- Price discovery: the equilibrium market-clearing price results from the valuations of different
### Comparative Advantages

Textbook Chapter: Chapter 2

MobLab Game: Comparative Advantages

Key Teaching Points:

- The distinction between absolute and comparative advantage.
- Experience first hand the gains from specialization and trade.
- Differences in opportunity costs lead to mutually beneficial trade.

### Supply and Demand

Textbook Chapter: Chapter 3

MobLab Game: Competitive Markets

Key Teaching Points:

- Gains from trade (i.e., consumer and producer surplus).
- Shifts in either supply or demand change equilibrium outcomes.

### Efficiency, Exchange and the Invisible Hand in Action

Textbook Chapter: Chapter 7

MobLab Game: Competitive Markets with Interventions

Key Teaching Points:

- Equilibrium outcomes do not depend on whether buyers or sellers pay the tax.
- The difference between tax incidence and who pays the tax.
- Relative elasticity determine incidence of a tax or subsidy.

### Monopoly and Oligopoly

Textbook Chapter: Chapter 8

MobLab Game: Cournot (with Group Size=1, 2, 3, or 8)

Key Teaching Points:

- Monopolies restrict output in order to increase price.
- The tension between the quantity price effects of increased output.
- The underlying logic of the Cournot model: how market price is determined by aggregate output.
- The equilibrium outcomes of Cournot competition.
- Repeat interaction may lead to collusive behavior.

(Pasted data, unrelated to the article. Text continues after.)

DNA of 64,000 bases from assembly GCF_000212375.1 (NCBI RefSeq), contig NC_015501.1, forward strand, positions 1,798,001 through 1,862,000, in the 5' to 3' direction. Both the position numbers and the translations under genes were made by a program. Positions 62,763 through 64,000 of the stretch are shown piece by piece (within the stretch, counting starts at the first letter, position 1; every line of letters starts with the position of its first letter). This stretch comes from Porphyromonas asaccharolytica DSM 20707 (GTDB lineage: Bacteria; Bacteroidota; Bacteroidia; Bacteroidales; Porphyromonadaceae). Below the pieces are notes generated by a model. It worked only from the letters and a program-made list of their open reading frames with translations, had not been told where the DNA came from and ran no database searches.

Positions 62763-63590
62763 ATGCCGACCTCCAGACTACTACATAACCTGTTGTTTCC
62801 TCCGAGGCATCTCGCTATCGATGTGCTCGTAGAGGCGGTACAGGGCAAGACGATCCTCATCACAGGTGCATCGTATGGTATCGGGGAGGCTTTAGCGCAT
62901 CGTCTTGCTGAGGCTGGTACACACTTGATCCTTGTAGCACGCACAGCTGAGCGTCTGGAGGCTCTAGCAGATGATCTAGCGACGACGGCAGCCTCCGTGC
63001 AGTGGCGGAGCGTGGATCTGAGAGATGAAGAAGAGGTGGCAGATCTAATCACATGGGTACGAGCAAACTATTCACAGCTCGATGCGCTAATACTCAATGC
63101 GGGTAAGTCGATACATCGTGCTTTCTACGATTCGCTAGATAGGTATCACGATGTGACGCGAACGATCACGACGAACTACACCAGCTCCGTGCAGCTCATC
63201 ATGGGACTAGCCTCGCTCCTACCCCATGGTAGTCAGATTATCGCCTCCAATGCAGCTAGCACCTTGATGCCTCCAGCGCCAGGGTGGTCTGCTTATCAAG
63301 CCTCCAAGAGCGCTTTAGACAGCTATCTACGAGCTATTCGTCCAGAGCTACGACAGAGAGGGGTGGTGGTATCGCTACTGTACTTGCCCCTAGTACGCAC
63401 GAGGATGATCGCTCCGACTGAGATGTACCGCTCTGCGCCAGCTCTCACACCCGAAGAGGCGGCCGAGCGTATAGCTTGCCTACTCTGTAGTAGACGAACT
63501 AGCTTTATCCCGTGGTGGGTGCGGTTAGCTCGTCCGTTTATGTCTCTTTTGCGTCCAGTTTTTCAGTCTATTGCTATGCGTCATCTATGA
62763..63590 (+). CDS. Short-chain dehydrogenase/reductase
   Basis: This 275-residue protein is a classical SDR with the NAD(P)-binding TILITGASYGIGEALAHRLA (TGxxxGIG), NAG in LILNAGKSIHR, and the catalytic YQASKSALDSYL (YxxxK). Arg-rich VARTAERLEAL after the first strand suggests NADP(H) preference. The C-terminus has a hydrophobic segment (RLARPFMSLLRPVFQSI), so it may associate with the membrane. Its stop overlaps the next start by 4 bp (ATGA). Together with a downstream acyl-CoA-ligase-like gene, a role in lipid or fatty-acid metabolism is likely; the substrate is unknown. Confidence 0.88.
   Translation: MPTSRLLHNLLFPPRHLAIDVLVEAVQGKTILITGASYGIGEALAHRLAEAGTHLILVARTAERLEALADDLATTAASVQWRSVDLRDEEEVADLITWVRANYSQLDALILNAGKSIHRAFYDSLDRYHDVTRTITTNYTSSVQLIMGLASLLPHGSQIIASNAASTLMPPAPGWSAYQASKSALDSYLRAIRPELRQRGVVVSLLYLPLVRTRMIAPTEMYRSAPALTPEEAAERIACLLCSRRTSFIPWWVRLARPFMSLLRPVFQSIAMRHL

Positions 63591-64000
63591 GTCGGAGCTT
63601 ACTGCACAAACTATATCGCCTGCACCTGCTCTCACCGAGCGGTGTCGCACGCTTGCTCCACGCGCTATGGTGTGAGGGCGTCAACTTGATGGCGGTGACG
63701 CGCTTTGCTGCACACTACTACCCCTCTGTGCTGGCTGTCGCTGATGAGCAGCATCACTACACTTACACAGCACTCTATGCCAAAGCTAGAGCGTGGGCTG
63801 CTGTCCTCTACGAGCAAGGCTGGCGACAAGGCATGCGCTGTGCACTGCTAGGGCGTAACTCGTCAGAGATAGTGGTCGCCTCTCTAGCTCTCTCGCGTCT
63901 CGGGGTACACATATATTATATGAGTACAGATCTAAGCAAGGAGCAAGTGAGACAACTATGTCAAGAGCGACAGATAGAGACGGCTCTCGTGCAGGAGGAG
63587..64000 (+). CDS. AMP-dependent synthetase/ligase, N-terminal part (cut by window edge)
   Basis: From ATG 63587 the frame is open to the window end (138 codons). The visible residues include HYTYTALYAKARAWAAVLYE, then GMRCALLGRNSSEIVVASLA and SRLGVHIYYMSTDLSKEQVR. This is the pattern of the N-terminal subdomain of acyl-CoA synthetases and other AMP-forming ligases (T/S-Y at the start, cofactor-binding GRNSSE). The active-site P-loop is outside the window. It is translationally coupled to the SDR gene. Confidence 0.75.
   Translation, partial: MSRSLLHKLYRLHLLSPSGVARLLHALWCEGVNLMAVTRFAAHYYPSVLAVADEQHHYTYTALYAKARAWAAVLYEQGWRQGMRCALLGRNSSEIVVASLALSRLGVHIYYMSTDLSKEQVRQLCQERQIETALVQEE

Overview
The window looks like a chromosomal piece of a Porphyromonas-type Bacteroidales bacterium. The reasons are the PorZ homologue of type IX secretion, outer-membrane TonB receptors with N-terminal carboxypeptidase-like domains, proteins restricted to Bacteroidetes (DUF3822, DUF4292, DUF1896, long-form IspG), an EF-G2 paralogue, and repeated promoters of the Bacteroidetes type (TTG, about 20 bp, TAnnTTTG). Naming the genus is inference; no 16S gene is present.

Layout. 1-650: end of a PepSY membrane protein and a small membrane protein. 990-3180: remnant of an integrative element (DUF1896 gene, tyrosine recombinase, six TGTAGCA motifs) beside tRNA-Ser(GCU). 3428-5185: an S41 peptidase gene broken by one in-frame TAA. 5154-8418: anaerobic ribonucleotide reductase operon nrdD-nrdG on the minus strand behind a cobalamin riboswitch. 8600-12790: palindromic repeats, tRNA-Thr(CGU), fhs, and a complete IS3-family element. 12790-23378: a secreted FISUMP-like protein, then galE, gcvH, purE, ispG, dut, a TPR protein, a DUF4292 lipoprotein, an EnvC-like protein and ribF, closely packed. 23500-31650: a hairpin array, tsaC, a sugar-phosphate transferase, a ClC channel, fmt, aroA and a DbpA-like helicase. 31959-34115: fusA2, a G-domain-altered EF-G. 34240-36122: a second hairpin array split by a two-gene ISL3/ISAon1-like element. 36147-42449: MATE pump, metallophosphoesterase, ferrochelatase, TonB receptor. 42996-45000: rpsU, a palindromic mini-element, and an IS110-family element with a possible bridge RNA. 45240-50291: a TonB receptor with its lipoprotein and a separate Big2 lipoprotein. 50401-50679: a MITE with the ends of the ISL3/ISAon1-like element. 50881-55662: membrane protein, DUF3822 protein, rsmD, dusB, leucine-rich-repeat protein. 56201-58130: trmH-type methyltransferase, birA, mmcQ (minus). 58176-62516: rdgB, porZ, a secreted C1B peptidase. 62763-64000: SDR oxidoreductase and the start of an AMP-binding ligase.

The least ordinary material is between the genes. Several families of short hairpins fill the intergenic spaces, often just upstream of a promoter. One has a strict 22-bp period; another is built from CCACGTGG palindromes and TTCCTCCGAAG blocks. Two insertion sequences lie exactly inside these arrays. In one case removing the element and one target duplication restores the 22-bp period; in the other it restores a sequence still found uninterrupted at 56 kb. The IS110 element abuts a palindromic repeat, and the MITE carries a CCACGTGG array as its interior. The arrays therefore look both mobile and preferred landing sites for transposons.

### Games and Strategic Behavior

Textbook Chapter: Chapter 9

MobLab Game: Prisoner’s Dilemma

Key Teaching Points:

- Key features of games: payoff matrices, best responses and dominant strategies.
- Identification of the Nash equilibrium.
- The (sometimes) conflicting incentives of cooperation and self-interest.
- Repeated play may lead to more cooperative outcomes.

### Externalities

Textbook Chapter: Chapter 10

MobLab Game: Externalities with Policy Interventions

Key Teaching Points:

- With externalities, the equilibrium of a competitive market without interventions is inefficient.

### The Economics of Information

Textbook Chapter: Chapter 11

MobLab Game: Market for Lemons side has payoff-relevant information (car quality) that the other side wishes it had.

Textbook Chapter: Chapter 14

MobLab Game: Simple Labor Marketl benefits of public goods.

- Shows how individual profit maximization leads to the free-rider problem.

### Inflation

Textbook Chapter: Chapter 16

MobLab Game: Interest Rate and Inflation (Loan Market)

Key Teaching Points:

- Supply and demand determines the equilibrium interest rate. Absent investment-return uncertainty, those with the lowest opportunity cost lend to those with the highest real return on investment.
- Speculative asset bubbles can arise even if the asset's dividend distribution and terminal value are common knowledge.

### Financial Markets

Textbook Chapter: Chapter 19

MobLab Game: Asset Market (Bubbles and Crashes)

Key Teaching Points:

- With risk neutral investors, an asset's fundamental value is the present discounted value of expected dividends (plus discounted terminal value, if applicable).
- Speculative asset bubbles can arise even if the asset's dividend distribution and terminal value are common knowledge.